U.S., Mexican Cultures Clash in California

By Joel Simon
Volume 1, Number 2 (Winter 1990-1991)
Issue theme: "Uses and misuses of history in the debate over immigration reform"

Dateline Placerville, Calif. - During the eight months Ladislao Pastrana has spent in the El Dorado county jail here, he has been trying to remember exactly what happened on the night of May 11, 1989, when he nearly decapitated his friend Emilio Lopez with a machete.

I remember getting drunk, joking around, and saying some words which maybe I shouldn't have said,' he recalls, But I can't remember how I got to jail.

'The victim himself was also too drunk to remember how he got the gash on his head. But an eyewitness saw Mr. Lopez, the victim, leave his trailer with a kitchen knife. The witness heard the fight and saw Mr. Pastrana, a machete in his hand, standing over a prone Mr. Lopez.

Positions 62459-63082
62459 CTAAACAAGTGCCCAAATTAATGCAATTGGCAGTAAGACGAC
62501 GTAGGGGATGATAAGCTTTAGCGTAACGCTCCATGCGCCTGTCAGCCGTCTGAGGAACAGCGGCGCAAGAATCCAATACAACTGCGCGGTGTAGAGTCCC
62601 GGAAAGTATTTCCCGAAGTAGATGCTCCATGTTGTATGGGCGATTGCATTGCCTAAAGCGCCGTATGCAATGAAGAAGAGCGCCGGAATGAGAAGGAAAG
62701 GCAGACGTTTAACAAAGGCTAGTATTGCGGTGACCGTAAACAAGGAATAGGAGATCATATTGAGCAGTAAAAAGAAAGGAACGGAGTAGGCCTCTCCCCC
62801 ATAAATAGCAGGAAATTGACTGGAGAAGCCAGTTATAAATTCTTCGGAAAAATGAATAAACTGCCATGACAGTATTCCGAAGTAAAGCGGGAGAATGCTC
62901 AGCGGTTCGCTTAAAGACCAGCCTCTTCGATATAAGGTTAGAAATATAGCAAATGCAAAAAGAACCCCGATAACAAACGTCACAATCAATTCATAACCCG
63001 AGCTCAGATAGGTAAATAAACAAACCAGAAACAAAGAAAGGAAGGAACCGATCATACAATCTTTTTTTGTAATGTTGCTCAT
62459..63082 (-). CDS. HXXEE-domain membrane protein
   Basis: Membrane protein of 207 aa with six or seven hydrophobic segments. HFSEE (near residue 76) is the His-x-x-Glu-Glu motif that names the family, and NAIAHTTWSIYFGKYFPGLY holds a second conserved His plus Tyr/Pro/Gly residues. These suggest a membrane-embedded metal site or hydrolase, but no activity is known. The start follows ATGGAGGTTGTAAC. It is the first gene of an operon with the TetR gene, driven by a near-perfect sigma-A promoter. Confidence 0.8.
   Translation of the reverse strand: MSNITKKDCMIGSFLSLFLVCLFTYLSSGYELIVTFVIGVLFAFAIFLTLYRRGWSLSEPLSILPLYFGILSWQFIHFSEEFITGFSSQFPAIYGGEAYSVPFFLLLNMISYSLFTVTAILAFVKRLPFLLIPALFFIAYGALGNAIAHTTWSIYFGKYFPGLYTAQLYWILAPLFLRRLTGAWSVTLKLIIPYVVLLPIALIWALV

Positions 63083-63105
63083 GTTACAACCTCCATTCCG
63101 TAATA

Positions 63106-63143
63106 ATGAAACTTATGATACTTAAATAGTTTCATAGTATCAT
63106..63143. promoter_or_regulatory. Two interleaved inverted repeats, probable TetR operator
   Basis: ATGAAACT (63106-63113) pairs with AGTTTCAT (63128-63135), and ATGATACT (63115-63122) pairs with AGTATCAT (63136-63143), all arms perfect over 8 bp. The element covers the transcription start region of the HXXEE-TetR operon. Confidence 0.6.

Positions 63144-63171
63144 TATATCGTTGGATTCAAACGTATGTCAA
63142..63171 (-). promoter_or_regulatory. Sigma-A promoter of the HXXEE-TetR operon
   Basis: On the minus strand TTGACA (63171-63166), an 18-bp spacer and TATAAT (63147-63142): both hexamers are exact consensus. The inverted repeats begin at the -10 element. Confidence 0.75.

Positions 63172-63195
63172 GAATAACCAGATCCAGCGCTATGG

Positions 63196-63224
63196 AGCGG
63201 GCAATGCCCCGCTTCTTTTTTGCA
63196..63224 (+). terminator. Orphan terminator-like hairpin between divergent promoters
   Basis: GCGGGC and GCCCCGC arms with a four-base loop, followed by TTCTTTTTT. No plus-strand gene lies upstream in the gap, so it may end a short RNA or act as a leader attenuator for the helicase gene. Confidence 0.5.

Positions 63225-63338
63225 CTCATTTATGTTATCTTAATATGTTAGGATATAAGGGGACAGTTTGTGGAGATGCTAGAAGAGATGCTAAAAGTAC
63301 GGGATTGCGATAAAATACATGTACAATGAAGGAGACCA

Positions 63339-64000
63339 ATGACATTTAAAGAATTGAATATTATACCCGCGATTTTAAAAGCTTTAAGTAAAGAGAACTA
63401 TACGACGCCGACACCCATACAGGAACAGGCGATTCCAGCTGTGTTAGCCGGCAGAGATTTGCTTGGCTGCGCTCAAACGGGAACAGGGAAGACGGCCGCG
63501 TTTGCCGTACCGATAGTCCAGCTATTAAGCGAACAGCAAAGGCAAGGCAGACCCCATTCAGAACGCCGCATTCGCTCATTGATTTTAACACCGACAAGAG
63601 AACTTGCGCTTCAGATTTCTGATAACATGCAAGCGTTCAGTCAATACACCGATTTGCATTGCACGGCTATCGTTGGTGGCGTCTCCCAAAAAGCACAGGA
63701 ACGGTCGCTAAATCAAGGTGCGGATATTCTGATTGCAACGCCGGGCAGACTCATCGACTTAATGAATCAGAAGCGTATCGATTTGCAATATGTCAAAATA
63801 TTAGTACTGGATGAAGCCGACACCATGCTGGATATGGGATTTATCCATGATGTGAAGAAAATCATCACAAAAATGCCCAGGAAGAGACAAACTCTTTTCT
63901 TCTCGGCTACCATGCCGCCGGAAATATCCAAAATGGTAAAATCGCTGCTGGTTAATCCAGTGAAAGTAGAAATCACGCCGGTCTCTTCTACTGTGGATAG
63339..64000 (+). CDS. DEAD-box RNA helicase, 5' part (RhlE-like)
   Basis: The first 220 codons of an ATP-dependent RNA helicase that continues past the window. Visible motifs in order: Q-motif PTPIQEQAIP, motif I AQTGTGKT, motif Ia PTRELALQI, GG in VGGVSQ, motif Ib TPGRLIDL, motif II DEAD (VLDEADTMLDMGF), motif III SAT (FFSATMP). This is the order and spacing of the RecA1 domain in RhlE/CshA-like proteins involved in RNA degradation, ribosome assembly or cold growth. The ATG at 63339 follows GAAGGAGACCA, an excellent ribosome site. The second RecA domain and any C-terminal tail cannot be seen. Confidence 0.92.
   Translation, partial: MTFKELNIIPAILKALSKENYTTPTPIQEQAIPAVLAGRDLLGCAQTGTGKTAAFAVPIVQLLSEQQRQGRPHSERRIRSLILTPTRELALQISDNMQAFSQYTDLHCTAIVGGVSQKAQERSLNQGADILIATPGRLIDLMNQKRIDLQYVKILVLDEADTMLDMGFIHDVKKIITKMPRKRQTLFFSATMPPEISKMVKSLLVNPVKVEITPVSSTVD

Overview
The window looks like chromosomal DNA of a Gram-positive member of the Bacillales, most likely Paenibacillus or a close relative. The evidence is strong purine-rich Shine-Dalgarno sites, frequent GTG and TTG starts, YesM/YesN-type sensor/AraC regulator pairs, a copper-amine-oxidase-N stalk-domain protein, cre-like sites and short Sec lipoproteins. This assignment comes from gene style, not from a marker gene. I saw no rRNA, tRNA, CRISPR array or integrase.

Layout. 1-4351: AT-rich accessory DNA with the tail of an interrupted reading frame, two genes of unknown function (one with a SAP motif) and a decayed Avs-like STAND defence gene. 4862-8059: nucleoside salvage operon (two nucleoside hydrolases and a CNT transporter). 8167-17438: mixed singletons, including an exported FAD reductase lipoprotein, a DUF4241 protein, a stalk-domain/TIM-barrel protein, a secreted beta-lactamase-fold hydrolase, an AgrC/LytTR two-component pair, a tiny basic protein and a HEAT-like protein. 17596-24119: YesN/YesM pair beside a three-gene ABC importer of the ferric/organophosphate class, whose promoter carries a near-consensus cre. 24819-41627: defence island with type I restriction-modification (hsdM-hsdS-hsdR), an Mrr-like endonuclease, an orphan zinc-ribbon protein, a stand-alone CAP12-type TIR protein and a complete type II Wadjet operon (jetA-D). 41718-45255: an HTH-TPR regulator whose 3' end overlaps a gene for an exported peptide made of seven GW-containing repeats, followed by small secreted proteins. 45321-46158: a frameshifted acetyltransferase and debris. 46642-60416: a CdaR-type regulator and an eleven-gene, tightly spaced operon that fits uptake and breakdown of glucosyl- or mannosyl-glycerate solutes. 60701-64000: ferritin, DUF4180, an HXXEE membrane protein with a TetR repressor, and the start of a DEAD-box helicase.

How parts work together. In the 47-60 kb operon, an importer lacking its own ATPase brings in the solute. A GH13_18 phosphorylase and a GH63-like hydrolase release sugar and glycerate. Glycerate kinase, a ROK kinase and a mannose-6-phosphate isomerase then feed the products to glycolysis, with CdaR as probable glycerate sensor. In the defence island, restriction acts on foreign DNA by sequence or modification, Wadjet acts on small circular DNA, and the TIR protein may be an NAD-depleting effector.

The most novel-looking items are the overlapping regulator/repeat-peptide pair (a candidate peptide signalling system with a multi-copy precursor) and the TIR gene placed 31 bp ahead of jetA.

But what appears to be a straightforward case of attempted murder is complicated by the fact that both Messrs. Pastrana and Lopez are Mixteco Indians from Oaxaca, Mexico. Despite spending at least part of every year for the past decade in the United States as migrant workers, they continue to live under the social, political and moral influence of their town in Mexico. The interpretation of guilt, responsibility and punishment among the Mixtecos differs sharply from the U.S. legal system. Mr. Pastrana has spent the last eight months ruminating about these differences.

Here I understand there are different laws, he says. But I think the reason I am still in jail is because they don't realize we are friends from the same village.

Mr. Pastrana sits in pumpkin-colored prison garb with a number stamped in black letters across his breast pocket. During a recent interview, he is friendly but nervous; his large, powerful hands, out of sync with his small frame, tightly grasp the arms of his chair as he speaks in simple, rustic Spanish.

If the crime ha